[Living Within: October 2017]
I have had a few foraging firsts this year; mulberries in July, courtesy of the eagle eyes of an Iranian aficionado - sadly the rest of this year’s crop from that particular source sacrificed to the locals once they discovered the bounty their tree had been harbouring in plain sight. They had wondered, and were curious enough to ask an interloper as they witnessed her atop a ladder, dressed in black, carrying tupperware and dramatically dripping scarlet rivers of mulberry juice down her elbows.
More recently, I found a rich seam of sloes growing above a ditch at the side of the road - tiny blue-black plums in a variety of states of maturity, checking out with thorns and leaves that assure they are the genuine article; the fruit of what is also known as a blackthorn bush or tree. With a disregard for health and safety norms, I allowed my companion to harvest enough for two bottles worth of sloe gin that I anticipate should be about ready for the holiday season.
A sloe gin virgin, I will admit I am taking a lot on trust. I did some research, of course, to find myself a method, and discovered that some folk prick the fruit all over before soaking them in gin, which sounds tedious and probably messy, although not as messy, I imagine, as the beating others give them with a rolling pin; some insist that the fruit is only ready to do its job once it has encountered a frost or two - or has become “bletted” (the correct term for what happens when the structure of the plum has been broken down by sub zero temperatures allowing the sugars to increase and the astringency and tannins to reduce). Often this is mimicked in a domestic freezer - purists insist on two or three frosts worth of freezing (freeze: defrost: repeat - once or twice); I didn’t get that memo until too late, so my sloes were frozen for 24 hours and decanted into (sterilised) bottles like blue-black ball bearings.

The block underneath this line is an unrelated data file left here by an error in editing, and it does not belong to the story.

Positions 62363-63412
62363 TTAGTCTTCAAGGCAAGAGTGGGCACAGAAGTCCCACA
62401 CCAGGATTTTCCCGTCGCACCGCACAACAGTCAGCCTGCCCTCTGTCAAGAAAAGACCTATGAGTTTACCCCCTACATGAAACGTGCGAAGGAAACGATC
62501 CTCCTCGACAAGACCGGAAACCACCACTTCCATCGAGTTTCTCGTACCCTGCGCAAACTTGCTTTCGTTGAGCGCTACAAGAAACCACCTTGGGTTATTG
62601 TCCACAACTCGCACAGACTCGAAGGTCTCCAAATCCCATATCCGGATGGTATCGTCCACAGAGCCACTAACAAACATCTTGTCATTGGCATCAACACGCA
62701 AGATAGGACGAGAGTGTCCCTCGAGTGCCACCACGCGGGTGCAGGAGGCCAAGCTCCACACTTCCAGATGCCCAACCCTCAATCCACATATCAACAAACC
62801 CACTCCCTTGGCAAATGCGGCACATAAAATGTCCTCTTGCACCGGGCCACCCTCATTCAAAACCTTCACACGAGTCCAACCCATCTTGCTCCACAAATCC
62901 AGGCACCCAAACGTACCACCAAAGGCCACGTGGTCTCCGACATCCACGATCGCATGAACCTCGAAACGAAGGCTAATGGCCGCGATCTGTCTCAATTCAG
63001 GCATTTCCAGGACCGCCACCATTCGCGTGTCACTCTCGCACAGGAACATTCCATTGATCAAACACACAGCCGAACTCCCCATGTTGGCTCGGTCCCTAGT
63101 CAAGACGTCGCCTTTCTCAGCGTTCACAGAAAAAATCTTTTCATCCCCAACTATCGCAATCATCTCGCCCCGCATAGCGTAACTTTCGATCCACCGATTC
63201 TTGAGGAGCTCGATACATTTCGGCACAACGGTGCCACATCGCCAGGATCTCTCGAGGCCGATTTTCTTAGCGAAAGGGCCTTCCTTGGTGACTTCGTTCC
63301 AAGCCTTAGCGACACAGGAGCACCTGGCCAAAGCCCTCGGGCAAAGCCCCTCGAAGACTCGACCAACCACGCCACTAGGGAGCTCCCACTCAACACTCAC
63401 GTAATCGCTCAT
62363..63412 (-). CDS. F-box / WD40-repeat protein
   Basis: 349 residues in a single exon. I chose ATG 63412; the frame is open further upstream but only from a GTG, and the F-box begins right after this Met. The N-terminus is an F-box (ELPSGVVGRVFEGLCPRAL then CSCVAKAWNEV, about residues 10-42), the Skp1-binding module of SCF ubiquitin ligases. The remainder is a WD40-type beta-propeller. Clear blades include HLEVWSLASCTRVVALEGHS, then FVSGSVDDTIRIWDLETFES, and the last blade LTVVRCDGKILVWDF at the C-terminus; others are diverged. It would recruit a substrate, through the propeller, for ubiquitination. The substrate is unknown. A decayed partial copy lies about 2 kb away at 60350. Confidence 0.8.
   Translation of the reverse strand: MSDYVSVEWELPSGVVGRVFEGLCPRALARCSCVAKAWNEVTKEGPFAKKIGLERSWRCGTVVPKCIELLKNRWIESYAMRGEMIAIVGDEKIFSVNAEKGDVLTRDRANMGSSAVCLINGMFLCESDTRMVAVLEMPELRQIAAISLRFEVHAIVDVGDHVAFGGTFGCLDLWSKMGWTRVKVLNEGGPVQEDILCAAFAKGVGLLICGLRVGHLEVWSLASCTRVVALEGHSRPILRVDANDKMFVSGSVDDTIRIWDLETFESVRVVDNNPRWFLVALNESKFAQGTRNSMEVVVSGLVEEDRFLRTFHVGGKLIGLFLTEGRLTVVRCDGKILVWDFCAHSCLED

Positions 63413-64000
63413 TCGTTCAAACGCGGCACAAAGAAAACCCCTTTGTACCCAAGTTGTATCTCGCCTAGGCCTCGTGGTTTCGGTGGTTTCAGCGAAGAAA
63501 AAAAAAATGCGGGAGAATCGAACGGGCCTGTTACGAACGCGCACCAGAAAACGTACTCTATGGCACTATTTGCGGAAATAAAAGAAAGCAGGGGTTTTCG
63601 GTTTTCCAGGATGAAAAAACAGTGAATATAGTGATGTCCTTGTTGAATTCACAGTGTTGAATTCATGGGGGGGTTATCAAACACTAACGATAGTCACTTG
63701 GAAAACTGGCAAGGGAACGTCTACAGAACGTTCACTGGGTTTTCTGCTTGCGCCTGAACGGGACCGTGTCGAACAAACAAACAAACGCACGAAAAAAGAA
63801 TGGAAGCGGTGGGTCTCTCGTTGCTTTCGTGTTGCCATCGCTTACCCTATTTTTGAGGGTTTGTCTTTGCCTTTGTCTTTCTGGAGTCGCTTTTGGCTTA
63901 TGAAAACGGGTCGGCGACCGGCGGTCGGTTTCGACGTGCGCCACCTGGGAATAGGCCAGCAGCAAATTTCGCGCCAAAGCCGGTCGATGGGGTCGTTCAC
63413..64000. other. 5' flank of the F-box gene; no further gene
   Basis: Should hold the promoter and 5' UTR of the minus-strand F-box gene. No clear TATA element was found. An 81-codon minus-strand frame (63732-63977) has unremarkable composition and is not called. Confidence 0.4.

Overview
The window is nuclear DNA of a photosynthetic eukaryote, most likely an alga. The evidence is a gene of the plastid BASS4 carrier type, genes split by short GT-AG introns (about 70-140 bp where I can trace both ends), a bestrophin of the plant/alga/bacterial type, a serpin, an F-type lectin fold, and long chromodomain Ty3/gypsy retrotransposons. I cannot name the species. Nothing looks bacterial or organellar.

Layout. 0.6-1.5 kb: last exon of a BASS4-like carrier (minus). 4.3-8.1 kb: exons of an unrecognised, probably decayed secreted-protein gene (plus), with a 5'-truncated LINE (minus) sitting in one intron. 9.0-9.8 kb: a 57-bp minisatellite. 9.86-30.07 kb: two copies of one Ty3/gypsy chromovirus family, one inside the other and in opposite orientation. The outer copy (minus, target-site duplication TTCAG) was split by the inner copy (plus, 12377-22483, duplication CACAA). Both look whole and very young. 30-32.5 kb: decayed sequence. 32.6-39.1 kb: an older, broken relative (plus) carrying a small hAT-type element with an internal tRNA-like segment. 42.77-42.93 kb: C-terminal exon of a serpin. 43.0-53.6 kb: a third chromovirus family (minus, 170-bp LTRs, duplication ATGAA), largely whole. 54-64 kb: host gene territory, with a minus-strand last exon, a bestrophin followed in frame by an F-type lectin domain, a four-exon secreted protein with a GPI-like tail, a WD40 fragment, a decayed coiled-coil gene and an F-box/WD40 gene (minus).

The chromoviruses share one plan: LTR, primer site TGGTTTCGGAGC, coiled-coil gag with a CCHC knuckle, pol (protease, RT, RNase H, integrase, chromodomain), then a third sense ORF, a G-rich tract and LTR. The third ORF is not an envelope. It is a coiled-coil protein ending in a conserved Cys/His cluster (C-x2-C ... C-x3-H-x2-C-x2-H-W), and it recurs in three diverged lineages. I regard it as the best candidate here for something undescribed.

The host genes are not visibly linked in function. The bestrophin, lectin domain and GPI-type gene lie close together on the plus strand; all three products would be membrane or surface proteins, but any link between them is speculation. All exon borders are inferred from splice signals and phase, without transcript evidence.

The norm is to layer them up with both sugar (to counter any bitter, tannic notes) and gin - good quality is recommended by those who care about their gin, “the second cheapest in the shop” by those who perhaps are a little less inclined to worry at all the nuances of flavour. I took my advice from one of the finest London-based hipster distillers and opted for good gin and no sugar at all (at this stage), to allow the fruit its best chance of breaking down uninhibited by the sugar and aided by the spirit. I weighed out my fruit and measured out the gin, but found in the end it was easier to fill the bottle not quite half full with sloes and use as much gin as necessary to fill the bottle to almost the top. The advice given is that the bottles need turning, for a while, and while you remember, until the liquor starts to take on a burgundy hue and to help the sugar (if you are using it at this stage) to dissolve and distribute evenly; I am going to wait until the three month period is up before I add sugar (as a syrup, and to taste) to make the resulting gin appropriately palatable as a warming sweet winter tipple.
There are, of course, other things that you can do with sloes - jams and jellies for example - and boozy chocolates you can make with the fruit after the liquor has been strained away. It is important to understand how stages of ripeness and external environment affect the fruit, witnessed most immediately via colour and feel - from early stage blue-tinged, firm and bitter/tannic, through black, shiny, softening, easier on the palate, to the dull, a bit wrinkled and more jam appropriate; each stage has its own characteristics that can bring an element to the party or for which adequate compensation needs be made. I might have made jam with the wrinkliest of my fruit, only I couldn’t quite face the thought of de-stoning the fruit first (or even second) and opted for the easy peasy boozy alternative instead. The bottles look interesting, beautiful in fact; the blue of the fruit magnified by the purity of the clear liquid in which it is steeping. I will keep posting pictures on the blog of developments; the liquor should begin to change colour as the gin matures, and I will keep my fingers crossed for a toast to and with a little of the result before the new year - 3 months maturing is a minimum, but it seems the longer you can leave it, the better it will be.